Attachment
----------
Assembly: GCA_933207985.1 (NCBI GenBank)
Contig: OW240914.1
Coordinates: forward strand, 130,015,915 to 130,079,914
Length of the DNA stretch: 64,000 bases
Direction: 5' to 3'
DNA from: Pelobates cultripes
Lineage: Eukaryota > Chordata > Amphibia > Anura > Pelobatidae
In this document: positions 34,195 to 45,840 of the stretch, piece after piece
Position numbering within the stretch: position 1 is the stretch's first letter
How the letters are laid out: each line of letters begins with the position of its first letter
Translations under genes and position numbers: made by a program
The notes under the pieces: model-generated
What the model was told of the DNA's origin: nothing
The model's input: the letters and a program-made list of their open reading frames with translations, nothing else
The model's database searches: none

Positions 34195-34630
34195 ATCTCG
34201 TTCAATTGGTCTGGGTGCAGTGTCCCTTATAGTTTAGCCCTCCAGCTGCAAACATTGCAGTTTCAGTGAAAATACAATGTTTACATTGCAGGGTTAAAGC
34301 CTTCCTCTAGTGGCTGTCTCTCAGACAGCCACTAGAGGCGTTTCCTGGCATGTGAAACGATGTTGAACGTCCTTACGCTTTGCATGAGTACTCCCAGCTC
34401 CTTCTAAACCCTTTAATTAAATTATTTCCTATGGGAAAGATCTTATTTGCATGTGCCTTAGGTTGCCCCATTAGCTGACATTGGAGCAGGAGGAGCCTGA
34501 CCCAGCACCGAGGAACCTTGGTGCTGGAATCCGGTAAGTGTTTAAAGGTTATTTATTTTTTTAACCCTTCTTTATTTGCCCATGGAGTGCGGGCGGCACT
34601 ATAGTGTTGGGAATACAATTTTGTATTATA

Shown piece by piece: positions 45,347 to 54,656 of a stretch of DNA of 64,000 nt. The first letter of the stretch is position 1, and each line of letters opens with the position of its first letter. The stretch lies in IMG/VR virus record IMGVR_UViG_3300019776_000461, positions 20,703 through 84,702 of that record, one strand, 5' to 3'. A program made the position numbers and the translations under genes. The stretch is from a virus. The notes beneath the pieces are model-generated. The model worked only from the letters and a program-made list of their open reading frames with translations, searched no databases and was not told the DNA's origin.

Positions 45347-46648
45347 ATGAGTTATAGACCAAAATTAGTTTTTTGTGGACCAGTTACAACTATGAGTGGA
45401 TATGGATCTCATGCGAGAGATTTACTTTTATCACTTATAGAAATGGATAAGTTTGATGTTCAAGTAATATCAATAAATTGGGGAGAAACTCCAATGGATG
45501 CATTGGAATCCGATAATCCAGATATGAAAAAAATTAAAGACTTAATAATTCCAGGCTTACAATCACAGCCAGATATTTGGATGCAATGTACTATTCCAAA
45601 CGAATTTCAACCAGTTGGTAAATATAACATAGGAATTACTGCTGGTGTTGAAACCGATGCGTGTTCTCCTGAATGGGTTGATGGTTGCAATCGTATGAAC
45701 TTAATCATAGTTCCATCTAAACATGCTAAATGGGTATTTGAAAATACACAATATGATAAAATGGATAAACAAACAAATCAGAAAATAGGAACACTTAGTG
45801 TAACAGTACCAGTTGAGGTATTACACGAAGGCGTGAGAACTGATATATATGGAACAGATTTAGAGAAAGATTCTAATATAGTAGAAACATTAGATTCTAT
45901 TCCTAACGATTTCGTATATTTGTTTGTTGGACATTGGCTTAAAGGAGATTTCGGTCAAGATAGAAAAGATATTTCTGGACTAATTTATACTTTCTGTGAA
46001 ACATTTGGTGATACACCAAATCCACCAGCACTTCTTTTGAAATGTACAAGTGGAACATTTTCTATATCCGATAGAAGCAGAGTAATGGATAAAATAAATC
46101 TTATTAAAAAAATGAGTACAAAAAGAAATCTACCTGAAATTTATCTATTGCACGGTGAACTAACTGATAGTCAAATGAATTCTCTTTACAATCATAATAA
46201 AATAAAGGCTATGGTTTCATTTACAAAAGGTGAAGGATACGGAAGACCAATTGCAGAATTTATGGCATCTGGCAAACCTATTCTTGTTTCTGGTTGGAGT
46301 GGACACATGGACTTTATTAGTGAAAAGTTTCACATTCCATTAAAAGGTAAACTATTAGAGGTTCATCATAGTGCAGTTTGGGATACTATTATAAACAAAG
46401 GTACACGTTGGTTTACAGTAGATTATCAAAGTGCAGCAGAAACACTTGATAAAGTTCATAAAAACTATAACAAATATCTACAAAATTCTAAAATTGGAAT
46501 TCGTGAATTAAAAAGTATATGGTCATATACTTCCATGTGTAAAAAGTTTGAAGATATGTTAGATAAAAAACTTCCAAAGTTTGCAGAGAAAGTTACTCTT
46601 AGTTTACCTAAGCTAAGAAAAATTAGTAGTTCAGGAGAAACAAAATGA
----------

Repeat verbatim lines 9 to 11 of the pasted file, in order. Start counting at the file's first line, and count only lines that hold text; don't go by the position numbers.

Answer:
Position numbering within the stretch: position 1 is the stretch's first letter
How the letters are laid out: each line of letters begins with the position of its first letter
Translations under genes and position numbers: made by a program